Peanut’s Blog

Peanut – what a show off

Lyla & KP 051017s
Lyla Cansfield returns

The time since Lyla Cansfield’s last visit passed quickly. And, to begin with at least, Peanut seemed to be making good progress with the benefit of Lyla’s insights to his way of going.

Snapshot - 24s

But then, almost overnight, it was as though we’d hit a brick wall. Peanut went from being a boisterous, flashy show off to a stubborn little git. I could get him started but, then, he would do perhaps half a circle and stop. He’d turn to look at me and simply ignore anything I did to try and get him moving again. Worse, he went back to simply walking right through me as though I wasn’t there. Here I am, 6’ 5”and a good 100 kilos and, waving my arms around like a windmill, he would just wander over me. It was embarrassing.

Fortunately, I didn’t have to put up with too much of this before Lyla came back for another visit. She quickly put her finger on the problem. I’d gone from being too aggressive to overly gentle. As she put it, Peanut was acting like a stroppy teenager (she does a very good impersonation of Harry Enfield’s Kevin) and all it took to get us back on track again was for me to sharpen up my act.

A glint in my eye

It was quite funny really. Without turning into a bully, all I had to do was put a glint into my eye, square my shoulders and put a bit of energy into the command. The first time I did it Peanut just reared away but then very quickly settled into a brisk trot.

Of course, I felt a bit of a fool for not having worked this out myself but I guess my excuse is that, from the start of this journey, I’ve had to make a conscious effort to lose my basic instinct. To hurry up and get on. And the wishy-washy me just hadn’t been clear enough with my commands. We’d gone back to that horrible mutual confusion. Just winding each other up.

Now, I realise that it’s a very thin line between over-aggression and a wimpy, please be a good boy Peanut. I’ve got half a ton of horse on the end of that rope and if I give him an inch, he’ll take a mile. So, starting again, I find all it takes is to put a bit of energy into my end of the rope and we start to get somewhere.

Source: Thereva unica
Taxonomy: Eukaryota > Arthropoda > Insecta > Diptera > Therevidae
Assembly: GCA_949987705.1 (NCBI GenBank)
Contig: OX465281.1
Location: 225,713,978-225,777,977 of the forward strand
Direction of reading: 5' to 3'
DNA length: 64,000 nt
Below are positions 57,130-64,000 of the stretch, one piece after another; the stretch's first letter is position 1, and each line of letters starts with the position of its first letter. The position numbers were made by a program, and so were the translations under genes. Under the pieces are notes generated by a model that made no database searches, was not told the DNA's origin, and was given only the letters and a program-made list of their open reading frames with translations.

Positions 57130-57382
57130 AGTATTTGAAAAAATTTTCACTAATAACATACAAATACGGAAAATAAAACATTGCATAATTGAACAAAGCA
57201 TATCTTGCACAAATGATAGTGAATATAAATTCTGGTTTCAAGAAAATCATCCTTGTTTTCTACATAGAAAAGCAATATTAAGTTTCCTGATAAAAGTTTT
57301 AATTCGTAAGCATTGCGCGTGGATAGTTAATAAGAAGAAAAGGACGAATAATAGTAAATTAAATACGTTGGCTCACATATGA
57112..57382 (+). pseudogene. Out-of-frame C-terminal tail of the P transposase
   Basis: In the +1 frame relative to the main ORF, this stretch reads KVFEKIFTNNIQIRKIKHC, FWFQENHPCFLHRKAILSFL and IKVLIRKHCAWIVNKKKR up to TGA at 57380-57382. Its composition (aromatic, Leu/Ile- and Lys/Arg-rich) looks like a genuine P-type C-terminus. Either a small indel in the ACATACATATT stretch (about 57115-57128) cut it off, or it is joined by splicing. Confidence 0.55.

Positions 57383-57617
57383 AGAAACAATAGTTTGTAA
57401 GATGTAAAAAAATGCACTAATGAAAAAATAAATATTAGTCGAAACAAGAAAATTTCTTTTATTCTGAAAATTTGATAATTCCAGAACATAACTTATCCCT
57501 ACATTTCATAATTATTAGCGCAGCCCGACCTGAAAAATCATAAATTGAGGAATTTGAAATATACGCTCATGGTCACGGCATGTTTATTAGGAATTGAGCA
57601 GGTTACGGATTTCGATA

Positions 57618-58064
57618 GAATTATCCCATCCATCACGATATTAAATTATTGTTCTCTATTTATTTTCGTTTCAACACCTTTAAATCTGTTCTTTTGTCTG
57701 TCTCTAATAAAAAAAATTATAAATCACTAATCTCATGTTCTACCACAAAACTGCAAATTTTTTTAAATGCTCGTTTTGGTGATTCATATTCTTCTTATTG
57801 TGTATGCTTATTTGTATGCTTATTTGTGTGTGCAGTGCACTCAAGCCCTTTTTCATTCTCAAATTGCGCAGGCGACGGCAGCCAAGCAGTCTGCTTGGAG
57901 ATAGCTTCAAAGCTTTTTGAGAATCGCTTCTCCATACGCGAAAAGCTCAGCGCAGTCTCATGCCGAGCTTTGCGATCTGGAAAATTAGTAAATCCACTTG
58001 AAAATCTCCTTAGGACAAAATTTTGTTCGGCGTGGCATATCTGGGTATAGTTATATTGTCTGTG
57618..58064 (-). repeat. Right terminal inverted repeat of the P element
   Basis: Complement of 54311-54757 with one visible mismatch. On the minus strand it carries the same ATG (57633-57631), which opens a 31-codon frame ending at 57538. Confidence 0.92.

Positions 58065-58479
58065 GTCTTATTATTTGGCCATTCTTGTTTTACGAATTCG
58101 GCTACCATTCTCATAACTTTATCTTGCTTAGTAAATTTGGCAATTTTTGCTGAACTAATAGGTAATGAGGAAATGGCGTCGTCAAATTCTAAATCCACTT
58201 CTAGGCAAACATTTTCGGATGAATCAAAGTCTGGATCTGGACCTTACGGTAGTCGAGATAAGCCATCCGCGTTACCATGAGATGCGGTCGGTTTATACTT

Regular changes

While I am enjoying this epiphany, Lyla is setting up a few obstacles in the sand school and Viv/Ritz and Linda/Sally are getting to grips with figures of eight and weaving down a line of blocks. All, of course, managing their horses with nothing more than their first finger at the rope and a carrot stick in the other hand.

Peanut 051017s

Having watched us for a bit, Lyla suggested that what Peanut needs most is a regular change of task. Give him something to think about. As I’m standing there happily watching my boy jog around first one way and then another, out of the corner of my eye I see Lyla setting up the poles for a jump.

 “See what he makes of that,” she says. Of course, the new Philip hasn’t yet become super confident and my first attempt fails miserably with Peanut just strolling up to the poles and standing there sniffing them. But, now I know that I don’t just have to put up with that. I quietly lead him away again and this time give him a bit of a glint in my eye and a meaningful swish of my stick.

Peanut, now you’re showing off

And away he goes. Sailing over the jump he stops on the other side and turns to look at me all pleased with himself. “I was going to be an eventer, you know”, he says. “Okay”, I say, “let’s see if you can do it on the other lead, then”. And blow me down, off he goes and jumps again. What a show off.

In no time at all, of course, I’ve become the show off and have him turning back without stopping and taking the jump again. And again. Lyla sees this going on and, wisely before Peanut gets bored with it, suggests that we move on and have a go at weaving him down the row of four jump stands. I’d seen Liz do this with Woody a while back and she had kindly let me have him to have a go at it myself. But Woody, of course, knew better and just walked all over me.